6. May God Curse Our Company the Day We Mock Our Customers

    I debated about whether or not to post this for two days now. My hesitation mainly derived out of fear of others potentiall…

  7. Anonymous says:

    This is a cretinous way to run a company but at least their complete cluelessness is out in the open for all to see. Maybe they’ll learn from that.

    Otherwise we’re looking at good ol’ IT command and control. And if memory serves me right, it is this attitude that gets so many projects in trouble.

  8. Anonymous says:

    I’m the author of the post at Signal vs. Noise.

    We didn’t ridicule/mock our customers nor did we intend to. We used our customers own words. We quoted directly. If you feel that quoting someone directly is equivalent to mocking them…well, we disagree.

    Fwiw, we don’t think the requests were stupid and we do value customer feedback. We showed theses comments so people can see the different realities that exist for individual customers vs. companies vs. the customer base as a whole.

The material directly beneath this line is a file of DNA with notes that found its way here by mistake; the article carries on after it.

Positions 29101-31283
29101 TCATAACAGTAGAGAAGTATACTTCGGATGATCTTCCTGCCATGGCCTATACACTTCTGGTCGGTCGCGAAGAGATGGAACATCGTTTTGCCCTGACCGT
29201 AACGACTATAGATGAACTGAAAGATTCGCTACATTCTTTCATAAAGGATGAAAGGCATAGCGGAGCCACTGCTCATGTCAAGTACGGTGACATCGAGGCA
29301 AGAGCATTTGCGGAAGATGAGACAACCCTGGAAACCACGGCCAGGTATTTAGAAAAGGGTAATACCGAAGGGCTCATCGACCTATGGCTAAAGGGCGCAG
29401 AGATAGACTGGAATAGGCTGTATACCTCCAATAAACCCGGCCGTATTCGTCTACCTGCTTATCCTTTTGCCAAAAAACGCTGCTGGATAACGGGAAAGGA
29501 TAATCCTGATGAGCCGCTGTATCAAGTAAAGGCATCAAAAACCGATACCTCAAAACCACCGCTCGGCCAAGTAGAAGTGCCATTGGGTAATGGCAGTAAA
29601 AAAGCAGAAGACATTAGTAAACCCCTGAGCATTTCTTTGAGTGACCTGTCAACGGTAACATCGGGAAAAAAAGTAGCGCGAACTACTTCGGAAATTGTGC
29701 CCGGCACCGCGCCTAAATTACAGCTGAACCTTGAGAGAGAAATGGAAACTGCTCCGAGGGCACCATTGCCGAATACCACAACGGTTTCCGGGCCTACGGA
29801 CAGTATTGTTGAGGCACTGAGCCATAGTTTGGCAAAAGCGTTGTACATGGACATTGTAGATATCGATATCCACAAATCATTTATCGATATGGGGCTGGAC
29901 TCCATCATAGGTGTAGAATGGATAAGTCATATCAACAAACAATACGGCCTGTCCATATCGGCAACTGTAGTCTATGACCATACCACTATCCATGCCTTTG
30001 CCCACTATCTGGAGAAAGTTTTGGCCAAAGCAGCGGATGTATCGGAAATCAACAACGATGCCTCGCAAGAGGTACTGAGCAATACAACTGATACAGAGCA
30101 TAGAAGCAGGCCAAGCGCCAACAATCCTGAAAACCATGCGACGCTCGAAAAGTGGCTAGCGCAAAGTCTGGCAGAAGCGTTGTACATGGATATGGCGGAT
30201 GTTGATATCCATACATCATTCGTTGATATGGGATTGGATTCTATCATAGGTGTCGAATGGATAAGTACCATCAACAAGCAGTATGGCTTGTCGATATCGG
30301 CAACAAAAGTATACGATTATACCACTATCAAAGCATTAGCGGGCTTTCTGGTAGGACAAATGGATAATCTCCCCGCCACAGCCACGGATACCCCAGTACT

Why share this info at all? The truth is these sorts of conversations are happening all the time in companies all over. Is it better that they be hidden from the public or is it better to have an open, honest dialogue about them?

  9. Anonymous says:

    Matt,

    Thanks for commenting here. To quote from your (actually Jason’s) final comment on the famous thread: “Everyone’s had their say.

    We agree to disagree …

  10. Gold Medal for Listening to Customers

    And the Gold goes to: Vyew.

  11. Anonymous says:

    In response to this comment you made about halfway down the page back there

    ML 12 Apr 06

    Sure these emails are silly, demanding and disrespectful, but so is posting them to the company blog.

    Support emails/requests is one of the most common topics of conversation internally at 37signals. Instead of hiding behind closed doors, we’re being open about it.

    Do you take a dump on the front lawn? Some things should be private, including snarky commentary about communications from customers and potential customers.

  12. Anonymous says:

    I was confused for a while… so let me just clarify: the above comment is probably addressed to Matt, the poster of the original article at Signal vs Noise.